The UK government has published what it calls a ‘greenprint’ for decarbonising all modes of domestic transport by 2050.
The transport decarbonisation plan, launched by transport secretary Grant Shapps, announced the government’s intention to phase out the sale of new diesel and petrol heavy goods vehicles (HGVs) by 2040, subject to consultation.
The announcement on good vehicles follows a commitment to phase out date the sale of polluting cars and vans by 2035.
Besides pledging £2.8bn to support industry and motorists to make the switch to cleaner vehicles, 'Decarbonising Transport: A Better, Greener Britain' notes that the Department for Transport has promised to invest £2bn in cycling and walking.
The transport decarbonisation plan also sets out how the government will improve public transport and increase support for active travel to make these the natural first choice for all who can take them.
The document envisages creating a net zero rail network by 2050, ensuring net zero domestic aviation emissions by 2040 and a transition to green shipping.
“Transport is not just how you get around,” said Grant Shapps. “It is something that fundamentally shapes our towns, cities and countryside, our living standards and our health. It can shape all those things for good or for bad. Decarbonisation is not just some technocratic process. It’s about how we make sure that transport shapes quality of life and the economy in ways that are good.
“It’s not about stopping people doing things: it’s about doing the same things differently. We will still fly on holiday, but in more efficient aircraft, using sustainable fuel. We will still drive, but increasingly in zero emission cars.
“The transport decarbonisation plan is just the start – we will need continued efforts and collaboration to deliver its ambitious commitments, which will ultimately create sustainable economic growth through healthier communities as we build back greener.”
The publication of Decarbonising Transport and a series of related documents and consultations are part of a raft of the UK government announcements being made in the run up to the COP26, the 2021 United Nations Climate Change Conference, which is being held in the city of Glasgow from 31 October to 12 November under the presidency of the UK government.
Transport secretary Grant Shapps unveiled Decarbonsing Transport in a DfT video that can be seen by clicking here
Decarbonising Transport has been published in parallel to the government releasing a green paper setting out the regulatory framework requiring vehicle manufacturers to improve the fuel efficiency of new cars, vans and HGVs, enabling the country to meet the phase out dates while seeking to create new jobs for the automotive sector and delivering certainty for drivers.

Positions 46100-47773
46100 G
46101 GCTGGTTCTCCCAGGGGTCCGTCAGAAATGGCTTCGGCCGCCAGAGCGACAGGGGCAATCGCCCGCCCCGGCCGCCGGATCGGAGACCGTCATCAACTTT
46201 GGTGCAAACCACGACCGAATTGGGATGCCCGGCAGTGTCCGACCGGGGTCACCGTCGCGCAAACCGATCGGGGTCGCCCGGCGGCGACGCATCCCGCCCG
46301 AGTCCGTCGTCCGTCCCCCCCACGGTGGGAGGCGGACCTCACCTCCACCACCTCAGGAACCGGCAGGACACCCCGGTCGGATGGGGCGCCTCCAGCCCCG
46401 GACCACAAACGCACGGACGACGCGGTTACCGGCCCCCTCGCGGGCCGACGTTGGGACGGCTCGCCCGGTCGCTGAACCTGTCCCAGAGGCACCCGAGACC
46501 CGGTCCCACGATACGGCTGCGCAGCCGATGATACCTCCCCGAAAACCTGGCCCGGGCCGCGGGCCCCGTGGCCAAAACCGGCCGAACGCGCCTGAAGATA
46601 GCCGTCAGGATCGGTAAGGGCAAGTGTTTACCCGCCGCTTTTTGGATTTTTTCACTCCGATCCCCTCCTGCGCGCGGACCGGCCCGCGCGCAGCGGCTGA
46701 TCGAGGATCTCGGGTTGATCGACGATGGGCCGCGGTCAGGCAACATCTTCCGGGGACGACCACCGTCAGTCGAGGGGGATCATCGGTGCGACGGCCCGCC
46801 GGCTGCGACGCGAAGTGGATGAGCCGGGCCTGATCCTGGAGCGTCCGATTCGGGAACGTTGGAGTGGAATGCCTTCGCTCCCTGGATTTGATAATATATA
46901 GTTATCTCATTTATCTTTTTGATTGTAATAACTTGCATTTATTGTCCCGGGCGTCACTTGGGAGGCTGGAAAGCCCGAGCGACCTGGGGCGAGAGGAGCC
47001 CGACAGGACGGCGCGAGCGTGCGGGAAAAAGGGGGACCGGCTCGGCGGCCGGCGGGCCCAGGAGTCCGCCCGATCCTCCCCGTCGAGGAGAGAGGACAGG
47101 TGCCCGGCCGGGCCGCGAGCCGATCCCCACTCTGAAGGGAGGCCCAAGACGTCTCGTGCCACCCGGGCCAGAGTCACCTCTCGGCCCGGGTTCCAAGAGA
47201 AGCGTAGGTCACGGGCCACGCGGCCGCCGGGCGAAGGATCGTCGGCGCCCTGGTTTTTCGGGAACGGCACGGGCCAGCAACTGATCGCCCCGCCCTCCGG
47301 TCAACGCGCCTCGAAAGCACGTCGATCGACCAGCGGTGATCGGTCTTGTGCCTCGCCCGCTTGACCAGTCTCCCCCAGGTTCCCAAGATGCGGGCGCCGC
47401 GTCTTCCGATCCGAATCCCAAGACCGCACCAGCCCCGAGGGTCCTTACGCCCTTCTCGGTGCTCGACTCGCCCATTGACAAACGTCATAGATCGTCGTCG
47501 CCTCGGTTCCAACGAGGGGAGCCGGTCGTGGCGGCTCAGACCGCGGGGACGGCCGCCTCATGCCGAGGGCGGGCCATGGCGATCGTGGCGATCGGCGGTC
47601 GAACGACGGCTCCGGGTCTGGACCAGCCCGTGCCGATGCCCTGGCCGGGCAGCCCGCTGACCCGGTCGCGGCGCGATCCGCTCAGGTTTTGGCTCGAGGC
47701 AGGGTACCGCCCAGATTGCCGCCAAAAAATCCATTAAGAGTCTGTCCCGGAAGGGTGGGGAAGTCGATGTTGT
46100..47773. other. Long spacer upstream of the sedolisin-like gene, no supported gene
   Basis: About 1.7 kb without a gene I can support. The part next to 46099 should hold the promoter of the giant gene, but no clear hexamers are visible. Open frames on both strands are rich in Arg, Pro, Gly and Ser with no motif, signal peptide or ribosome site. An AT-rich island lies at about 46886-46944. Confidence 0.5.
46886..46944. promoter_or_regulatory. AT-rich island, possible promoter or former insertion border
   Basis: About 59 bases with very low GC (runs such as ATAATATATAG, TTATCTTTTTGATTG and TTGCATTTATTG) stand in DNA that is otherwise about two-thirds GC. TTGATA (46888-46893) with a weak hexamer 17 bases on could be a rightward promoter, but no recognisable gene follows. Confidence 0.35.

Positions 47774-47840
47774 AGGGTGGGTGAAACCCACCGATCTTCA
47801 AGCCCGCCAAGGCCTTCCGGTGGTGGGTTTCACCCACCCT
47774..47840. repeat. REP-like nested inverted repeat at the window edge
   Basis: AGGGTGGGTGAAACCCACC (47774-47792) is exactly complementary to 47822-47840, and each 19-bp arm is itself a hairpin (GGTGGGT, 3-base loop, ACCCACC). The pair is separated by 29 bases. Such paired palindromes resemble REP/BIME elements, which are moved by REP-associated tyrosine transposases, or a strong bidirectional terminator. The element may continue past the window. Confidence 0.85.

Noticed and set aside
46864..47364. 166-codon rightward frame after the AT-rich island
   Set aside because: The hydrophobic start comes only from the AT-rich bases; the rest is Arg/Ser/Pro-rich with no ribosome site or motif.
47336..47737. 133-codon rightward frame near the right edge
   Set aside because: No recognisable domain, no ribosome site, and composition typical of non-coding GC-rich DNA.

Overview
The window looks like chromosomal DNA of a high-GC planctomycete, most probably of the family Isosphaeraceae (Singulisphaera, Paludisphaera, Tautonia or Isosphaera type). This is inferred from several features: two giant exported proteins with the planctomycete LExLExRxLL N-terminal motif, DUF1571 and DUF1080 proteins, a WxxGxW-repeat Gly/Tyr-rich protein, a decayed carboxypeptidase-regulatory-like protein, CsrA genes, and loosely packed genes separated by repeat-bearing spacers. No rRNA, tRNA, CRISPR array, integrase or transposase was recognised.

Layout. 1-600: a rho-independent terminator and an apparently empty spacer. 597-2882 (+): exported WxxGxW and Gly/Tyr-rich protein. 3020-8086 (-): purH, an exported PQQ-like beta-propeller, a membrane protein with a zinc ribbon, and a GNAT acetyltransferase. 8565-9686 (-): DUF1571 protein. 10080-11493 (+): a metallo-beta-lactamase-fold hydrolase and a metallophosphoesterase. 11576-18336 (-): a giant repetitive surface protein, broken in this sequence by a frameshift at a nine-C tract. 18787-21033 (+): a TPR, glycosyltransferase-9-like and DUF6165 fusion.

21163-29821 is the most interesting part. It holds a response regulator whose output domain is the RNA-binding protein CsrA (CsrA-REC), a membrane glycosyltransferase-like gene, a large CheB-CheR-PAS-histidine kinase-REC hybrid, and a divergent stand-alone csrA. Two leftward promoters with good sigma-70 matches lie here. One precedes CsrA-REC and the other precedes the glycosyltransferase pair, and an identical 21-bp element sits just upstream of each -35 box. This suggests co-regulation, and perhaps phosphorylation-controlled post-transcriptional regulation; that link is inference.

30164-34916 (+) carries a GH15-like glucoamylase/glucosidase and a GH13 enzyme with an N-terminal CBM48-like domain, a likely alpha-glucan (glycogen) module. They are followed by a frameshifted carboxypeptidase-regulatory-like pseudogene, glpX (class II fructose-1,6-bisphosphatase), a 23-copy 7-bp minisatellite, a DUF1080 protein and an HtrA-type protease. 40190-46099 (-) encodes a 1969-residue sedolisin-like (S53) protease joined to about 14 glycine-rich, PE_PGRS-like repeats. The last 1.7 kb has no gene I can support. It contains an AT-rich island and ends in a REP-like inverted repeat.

The government is consulting on the possible introduction of a new phased industry mandate for zero emission vehicles.
The government has also published a 2035 delivery plan which brings together all of the measures for decarbonising cars and vans, from across government, into a single document.
The delivery plan outlines the key timelines, milestones and how progress towards the commitment to deliver mass ownership of zero emission cars and vans will be monitored.
Another document, the government’s response to the electric vehicle smart charging consultation commits to laying legislation later this year to ensure that all new private EV chargepoints meet smart charging standards, which can save consumers money on their energy bills.
The UK government has recently made investments from car manufacturer Nissan to produce its new-generation electric vehicle in Sunderland, alongside Envision’s new Gigafactory. Meanwhile, carmaker Stellantis has announced an investment in Vauxhall’s Ellesmere Port manufacturing plant to convert the site for electric vehicle manufacturing.
The government has announced that it has brought forward the target date for the whole central government fleet of 40,000 cars and vans to be fully zero emission by 2027, three years earlier than previously planned
Car industry body the SMMT welcomed the publication of the Decarbonising Transport and its associated consultation, which it said create a “clear and supportive framework” to accelerate the transition to net zero mobility. SMMT chief executive Mike Hawes said: “The industry is already delivering with an ever-expanding range of electrified vehicles which are being bought in ever greater numbers. However, achieving net zero cannot rely solely on the automotive sector. Massive investment, not least in infrastructure, is necessary and must be delivered at accelerated pace, for which we still await a plan and equally ambitious targets. Crucially, we must maintain a strong and competitive market that ensures the shift to electrified vehicles is affordable for all.